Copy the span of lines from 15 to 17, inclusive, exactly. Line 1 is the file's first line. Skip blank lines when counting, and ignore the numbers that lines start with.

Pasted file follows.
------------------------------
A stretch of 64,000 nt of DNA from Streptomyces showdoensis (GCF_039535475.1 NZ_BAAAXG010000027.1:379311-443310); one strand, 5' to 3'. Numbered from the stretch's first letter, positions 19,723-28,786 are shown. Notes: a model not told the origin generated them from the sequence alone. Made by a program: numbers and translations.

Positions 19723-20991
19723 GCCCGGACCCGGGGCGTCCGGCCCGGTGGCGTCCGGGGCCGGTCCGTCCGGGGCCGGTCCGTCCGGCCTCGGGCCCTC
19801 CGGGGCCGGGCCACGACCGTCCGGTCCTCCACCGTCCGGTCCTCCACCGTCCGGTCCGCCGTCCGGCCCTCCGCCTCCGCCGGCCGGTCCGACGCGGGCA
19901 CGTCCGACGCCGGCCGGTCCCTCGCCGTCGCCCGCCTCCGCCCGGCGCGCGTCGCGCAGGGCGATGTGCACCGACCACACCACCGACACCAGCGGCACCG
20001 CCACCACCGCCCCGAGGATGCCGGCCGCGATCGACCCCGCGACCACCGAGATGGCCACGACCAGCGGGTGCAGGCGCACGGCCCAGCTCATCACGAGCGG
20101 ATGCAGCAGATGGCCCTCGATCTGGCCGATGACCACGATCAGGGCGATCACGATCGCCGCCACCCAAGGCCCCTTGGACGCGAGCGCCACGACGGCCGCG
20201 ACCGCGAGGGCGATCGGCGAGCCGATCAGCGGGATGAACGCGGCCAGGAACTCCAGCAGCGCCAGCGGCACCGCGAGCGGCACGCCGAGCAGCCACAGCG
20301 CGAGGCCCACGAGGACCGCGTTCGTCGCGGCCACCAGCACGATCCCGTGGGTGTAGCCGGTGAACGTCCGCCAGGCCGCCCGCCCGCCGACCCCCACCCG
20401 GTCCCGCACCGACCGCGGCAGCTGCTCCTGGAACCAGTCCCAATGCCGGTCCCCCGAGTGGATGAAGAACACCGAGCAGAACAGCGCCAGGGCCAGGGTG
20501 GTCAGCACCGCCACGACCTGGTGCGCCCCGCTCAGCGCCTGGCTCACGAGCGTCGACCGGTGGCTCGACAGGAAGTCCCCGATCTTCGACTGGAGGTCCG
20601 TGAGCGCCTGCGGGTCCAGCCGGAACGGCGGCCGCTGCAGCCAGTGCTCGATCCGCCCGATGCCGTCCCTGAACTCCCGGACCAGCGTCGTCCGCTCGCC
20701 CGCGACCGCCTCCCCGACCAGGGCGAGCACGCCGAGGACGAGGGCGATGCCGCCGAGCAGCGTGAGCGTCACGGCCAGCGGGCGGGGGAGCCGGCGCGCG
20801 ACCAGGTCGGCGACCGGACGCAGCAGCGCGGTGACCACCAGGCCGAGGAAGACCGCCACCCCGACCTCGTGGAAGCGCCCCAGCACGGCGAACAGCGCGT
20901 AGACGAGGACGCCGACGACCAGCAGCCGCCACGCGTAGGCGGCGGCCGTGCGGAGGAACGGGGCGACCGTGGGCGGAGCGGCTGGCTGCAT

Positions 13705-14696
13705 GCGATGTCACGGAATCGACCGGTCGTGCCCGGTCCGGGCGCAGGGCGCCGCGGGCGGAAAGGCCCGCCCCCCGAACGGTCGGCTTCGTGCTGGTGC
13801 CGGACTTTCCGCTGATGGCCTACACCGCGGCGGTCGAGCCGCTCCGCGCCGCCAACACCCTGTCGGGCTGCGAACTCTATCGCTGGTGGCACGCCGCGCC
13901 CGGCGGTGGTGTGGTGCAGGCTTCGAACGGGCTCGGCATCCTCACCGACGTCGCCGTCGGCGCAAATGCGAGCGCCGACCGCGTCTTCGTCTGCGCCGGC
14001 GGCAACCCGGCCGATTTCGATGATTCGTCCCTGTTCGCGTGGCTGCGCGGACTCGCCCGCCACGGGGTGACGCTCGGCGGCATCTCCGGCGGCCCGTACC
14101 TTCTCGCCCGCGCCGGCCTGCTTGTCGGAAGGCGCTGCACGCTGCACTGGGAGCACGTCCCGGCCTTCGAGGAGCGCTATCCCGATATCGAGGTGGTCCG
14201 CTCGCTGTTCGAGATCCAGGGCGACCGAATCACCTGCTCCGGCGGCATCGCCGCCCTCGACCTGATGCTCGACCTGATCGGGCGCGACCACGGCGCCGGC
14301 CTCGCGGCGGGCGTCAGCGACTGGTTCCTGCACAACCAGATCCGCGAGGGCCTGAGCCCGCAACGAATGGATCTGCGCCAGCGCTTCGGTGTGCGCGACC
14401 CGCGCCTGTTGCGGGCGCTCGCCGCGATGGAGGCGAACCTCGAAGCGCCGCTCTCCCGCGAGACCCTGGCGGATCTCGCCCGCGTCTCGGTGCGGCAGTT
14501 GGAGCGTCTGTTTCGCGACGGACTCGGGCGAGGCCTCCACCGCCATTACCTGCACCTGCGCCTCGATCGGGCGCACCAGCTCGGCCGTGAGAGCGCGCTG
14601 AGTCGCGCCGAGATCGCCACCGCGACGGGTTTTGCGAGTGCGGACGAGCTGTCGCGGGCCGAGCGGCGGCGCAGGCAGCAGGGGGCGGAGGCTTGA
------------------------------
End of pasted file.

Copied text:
20901 AGACGAGGACGCCGACGACCAGCAGCCGCCACGCGTAGGCGGCGGCCGTGCGGAGGAACGGGGCGACCGTGGGCGGAGCGGCTGGCTGCAT

Positions 13705-14696
13705 GCGATGTCACGGAATCGACCGGTCGTGCCCGGTCCGGGCGCAGGGCGCCGCGGGCGGAAAGGCCCGCCCCCCGAACGGTCGGCTTCGTGCTGGTGC